[Milton-L] soliciting of reviews

James Rovira jamesrovira at gmail.com
Sun Dec 14 18:25:54 EST 2008

Well, yes, but I've been assuming all along that one would only be reviewing
in one's own field.  Most of those who solicit reviews ask for CVs, and ask
what fields you feel comfortable reviewing in.  There does come a point in
which time put in has to be considered for reviewing if your criteria is to
be meaningful, and I think you have implied this with some of your comments
about requiring senior scholars.  If publication in a field is the primary
criteria, grad students can and do publish, and some have their
dissertations published within one or two years of graduating.

I agree with you that one purpose of an academic review is to evaluate a
work in relationship to existing scholarship.  I think some responses to
this thread don't fully distinguish between reviewing for an academic
publication and for, say, the New York Review of Books or Atlantic Monthly.
The primary criteria for the evaluation of scholarship would be that one has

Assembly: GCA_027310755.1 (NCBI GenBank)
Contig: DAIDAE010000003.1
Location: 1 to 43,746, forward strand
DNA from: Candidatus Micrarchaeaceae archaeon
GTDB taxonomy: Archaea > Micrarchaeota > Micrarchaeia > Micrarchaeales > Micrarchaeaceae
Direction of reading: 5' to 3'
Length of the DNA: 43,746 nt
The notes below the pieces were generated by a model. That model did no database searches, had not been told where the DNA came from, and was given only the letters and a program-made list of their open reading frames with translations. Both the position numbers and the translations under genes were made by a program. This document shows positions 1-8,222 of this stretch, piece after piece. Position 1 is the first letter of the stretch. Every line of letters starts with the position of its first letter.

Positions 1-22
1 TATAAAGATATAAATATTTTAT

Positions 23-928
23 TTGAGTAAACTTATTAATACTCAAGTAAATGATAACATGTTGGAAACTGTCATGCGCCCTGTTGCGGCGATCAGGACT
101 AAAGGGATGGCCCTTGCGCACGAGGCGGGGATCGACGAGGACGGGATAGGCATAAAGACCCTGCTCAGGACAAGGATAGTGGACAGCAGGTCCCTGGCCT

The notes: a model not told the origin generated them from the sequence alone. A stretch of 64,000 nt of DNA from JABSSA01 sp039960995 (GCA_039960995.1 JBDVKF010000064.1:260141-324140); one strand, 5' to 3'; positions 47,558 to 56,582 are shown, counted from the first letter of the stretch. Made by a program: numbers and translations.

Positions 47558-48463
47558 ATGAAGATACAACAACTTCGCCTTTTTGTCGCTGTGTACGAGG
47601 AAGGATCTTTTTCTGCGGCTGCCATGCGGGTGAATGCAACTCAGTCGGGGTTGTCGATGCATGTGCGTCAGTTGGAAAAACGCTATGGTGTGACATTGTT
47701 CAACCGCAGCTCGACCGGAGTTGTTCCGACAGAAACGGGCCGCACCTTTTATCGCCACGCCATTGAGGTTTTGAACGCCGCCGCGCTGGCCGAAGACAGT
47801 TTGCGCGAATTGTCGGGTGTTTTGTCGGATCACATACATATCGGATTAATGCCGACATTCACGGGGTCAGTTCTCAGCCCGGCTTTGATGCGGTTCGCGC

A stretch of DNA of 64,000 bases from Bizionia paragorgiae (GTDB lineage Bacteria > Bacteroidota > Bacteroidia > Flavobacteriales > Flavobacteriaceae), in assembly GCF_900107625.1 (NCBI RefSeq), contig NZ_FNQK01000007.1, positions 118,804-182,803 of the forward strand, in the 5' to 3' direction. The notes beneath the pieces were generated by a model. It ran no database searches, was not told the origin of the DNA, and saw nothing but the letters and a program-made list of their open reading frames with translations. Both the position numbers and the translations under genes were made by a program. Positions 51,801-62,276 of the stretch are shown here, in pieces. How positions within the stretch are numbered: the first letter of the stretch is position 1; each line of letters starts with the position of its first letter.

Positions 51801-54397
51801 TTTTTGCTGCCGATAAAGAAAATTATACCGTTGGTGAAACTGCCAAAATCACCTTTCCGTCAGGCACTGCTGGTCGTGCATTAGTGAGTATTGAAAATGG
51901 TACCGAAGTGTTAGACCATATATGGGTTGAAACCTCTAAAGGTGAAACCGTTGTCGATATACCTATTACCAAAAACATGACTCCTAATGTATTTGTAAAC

read and understood a great deal of scholarship in the field to which the
reviewed book contributes.  The more one has read the more qualified one
is.  Time has to be factor here.  So what would be your criteria?  Is a new
Ph.D. (within the last two years) who has just published his/her
dissertation on Milton competent to review a new book about Milton?  I know
a woman whose has been offered a book contract on her dissertation, which is
not yet complete.  It could conceivably be published within months of her
graduation.  Would you have her wait five years?  Ten?  Or is time not a
factor at all, just publications?

Jim R

On Sun, Dec 14, 2008 at 5:59 PM, Hannibal Hamlin
<hamlin.hannibal at gmail.com>wrote:

> I didn't mean to imply, Jim, that scholarly reviewers should be held to the
> same standard as Plato's philosopher king -- unripe until 60 -- just that
> they ought to be themselves published scholars in a relevant field.
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